Engineered hardwood has a thin veneer of solid hardwood, and it can be sanded and refinished only a few times before the hardwood layer is exhausted. And you might not be able to refinish at all if you pick cheaper engineered hardwood.
However, this is not an issue because prefinished hardwoods generally come with an extremely durable, UV-cured, aluminum oxide factory finish. These finishes generally do not need refinishing. You might add a new layer of polyurethane every now and then to keep your floor protected.
Even though engineered hardwood handles moisture better than solid hardwood flooring, it is not waterproof. Engineered hardwood is more water resistant than regular wood but will get damaged if regularly exposed to spills or soaked. You cannot clean it with wet mops, but a damp mop is safe to use on engineered hardwood.
Although engineered hardwood is very durable, its top layer is still made of hardwood, and hence it is prone to scratches. You might want to reconsider your flooring choice if you have pets and kids. Click here to explore scratch-resistant flooring options.
However, you can dog-proof your engineered hardwood the same way as solid hardwood flooring. Here is a complete guide on how to dog-proof hardwood.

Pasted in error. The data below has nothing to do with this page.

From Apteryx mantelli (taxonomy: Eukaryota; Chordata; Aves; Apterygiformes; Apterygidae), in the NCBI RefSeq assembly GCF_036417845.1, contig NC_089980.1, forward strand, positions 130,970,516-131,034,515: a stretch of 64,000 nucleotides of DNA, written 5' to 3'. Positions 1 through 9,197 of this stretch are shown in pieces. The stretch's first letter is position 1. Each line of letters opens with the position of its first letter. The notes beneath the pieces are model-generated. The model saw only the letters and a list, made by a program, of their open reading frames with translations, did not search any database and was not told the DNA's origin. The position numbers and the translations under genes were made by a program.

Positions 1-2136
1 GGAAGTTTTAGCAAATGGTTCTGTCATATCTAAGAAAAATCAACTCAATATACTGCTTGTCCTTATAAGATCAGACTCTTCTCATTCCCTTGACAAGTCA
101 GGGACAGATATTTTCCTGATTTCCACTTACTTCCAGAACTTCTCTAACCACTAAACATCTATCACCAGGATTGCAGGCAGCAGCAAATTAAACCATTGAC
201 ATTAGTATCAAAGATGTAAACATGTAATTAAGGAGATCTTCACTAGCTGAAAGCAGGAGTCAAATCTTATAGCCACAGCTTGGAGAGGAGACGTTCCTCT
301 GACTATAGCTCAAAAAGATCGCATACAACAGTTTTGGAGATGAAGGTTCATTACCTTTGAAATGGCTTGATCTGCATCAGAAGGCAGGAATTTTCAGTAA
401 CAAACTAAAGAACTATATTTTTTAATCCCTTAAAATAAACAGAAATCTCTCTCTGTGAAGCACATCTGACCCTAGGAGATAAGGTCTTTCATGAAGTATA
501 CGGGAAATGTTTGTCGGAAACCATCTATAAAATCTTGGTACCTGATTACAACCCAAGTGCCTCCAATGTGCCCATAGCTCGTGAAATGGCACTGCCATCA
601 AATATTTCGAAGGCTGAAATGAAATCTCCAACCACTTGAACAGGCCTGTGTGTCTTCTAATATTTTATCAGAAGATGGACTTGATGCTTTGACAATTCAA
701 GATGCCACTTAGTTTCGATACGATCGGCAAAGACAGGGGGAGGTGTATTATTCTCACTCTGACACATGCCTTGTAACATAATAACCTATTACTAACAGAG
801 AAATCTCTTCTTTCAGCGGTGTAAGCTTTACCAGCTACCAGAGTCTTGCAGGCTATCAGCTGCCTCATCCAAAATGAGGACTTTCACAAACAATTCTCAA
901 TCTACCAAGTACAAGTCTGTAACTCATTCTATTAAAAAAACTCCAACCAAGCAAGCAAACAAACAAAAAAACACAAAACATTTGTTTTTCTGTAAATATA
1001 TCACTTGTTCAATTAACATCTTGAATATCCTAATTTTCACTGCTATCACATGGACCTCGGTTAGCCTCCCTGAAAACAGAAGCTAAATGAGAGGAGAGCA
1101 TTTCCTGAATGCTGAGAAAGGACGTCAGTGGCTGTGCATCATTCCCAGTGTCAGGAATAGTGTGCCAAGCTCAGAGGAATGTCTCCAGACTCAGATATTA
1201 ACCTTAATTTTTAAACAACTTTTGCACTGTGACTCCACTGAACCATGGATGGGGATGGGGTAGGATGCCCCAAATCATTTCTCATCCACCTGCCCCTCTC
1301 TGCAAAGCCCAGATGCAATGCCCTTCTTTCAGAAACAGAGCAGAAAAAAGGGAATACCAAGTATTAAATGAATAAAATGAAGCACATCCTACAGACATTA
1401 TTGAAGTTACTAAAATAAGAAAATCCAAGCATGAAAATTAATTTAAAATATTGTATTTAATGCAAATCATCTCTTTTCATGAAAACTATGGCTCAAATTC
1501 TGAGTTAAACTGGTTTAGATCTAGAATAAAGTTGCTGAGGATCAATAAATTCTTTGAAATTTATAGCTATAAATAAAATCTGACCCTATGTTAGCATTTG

Types of Engineered Hardwood
The thickness of Engineered Hardwood
Engineered hardwood flooring is typically between 3/8 inches to ¾ inches thick, whereas solid hardwood flooring ranges between ½ inches to ¾ inches in thickness.
A good quality engineered hardwood should meet the below criteria for its thickness —
- Overall Thickness: 5/8 inches or ¾ inches
- The thickness of the veneer: 4mm
- The thickness of the core: 9-ply or 11-ply
Dimension of Engineered Hardwood
Engineered hardwood is available in wider boards, ranging up to 7 inches, while the length can range from 12 to 60 inches. You will typically find engineered hardwood in dimensions such as –
- All 6 inches wide
- All 8 inches wide
- All 10 inches wide
- 6-10 inches wide
- All one width, or random widths depending on your requirements
Have more questions about engineered hardwood? Comment below and let us know.